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The duchess met representatives from several of the charities present, including the Foundling Museum, the Royal College of Obstetricians and Gynaecologists and the Forward Trust, while also chatting to an acting troupe from East London, Act Up! Newham. 

The Queen’s annual garden parties are a way for her to meet and talk with people who have contributed outstanding work to their local communities or via their charities. 

First established by Queen Victoria in the 1860s as twice-yearly ‘breakfasts’, the royal occasions were actually held in the afternoon, and took advantage of the new-found national obsession with tea-drinking. In the 1950s, the Queen folded the traditional debutante presentation party into a third Garden Party, so that new debs could be presented to her there instead.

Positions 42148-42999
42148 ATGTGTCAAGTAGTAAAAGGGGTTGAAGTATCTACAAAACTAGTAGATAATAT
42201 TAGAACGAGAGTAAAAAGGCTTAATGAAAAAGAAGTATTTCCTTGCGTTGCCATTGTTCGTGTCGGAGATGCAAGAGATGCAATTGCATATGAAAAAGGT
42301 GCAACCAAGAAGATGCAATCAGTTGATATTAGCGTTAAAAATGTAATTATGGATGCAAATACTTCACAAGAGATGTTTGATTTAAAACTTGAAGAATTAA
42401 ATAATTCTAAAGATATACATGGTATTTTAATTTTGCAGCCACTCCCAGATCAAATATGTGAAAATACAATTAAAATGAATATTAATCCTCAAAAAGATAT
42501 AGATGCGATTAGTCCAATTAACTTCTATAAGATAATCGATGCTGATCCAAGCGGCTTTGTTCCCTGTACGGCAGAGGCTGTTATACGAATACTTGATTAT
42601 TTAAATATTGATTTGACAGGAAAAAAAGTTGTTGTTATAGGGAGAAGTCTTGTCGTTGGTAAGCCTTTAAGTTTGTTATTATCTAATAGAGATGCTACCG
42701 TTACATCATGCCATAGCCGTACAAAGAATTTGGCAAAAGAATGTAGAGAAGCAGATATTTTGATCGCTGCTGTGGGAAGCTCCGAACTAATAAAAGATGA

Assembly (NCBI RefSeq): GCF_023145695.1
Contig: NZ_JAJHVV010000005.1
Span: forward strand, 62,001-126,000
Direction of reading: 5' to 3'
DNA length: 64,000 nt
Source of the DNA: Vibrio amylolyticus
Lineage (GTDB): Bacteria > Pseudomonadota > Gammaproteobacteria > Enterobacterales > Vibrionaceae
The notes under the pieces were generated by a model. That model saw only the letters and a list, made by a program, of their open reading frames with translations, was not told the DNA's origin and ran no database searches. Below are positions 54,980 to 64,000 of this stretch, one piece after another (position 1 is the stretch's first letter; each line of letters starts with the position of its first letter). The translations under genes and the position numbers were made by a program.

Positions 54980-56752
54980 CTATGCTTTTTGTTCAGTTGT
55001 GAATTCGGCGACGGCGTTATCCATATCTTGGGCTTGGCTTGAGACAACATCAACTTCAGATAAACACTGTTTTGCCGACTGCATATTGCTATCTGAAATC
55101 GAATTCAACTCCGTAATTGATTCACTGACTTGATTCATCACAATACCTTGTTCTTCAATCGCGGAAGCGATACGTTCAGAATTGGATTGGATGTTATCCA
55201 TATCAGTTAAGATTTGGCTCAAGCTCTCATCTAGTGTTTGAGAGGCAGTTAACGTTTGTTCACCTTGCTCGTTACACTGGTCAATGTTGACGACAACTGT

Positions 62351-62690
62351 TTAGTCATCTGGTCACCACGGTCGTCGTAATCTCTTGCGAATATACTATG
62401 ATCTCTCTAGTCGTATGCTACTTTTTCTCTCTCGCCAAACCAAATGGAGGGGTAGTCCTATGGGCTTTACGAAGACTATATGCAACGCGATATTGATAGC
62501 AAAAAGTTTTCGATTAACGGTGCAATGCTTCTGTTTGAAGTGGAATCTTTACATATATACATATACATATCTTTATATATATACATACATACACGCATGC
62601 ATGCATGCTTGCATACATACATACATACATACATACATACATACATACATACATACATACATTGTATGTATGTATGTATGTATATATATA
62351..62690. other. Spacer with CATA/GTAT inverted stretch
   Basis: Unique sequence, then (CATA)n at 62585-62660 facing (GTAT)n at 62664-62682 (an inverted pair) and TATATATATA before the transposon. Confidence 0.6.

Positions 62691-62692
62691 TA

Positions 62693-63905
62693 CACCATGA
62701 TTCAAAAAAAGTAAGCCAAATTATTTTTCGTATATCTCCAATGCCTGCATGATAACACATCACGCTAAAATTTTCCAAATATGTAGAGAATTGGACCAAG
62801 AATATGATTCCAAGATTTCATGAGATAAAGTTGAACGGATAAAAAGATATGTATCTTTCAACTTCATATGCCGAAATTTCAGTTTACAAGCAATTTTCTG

With the Queen recently celebrating her 96th birthday, she has begun to scale back her public appearances, and will no longer confirm her attendance until the day of the event. While she was forced to miss the State Opening of Parliament last week, with her son and heir, the Prince of Wales, attending in her place, she did manage to make it to the Royal Windsor Horse Show, one of her favourite summer occasions. Earlier this week, she also made a surprise appearance at the opening of the new London tube line named after her, the Elizabeth Line.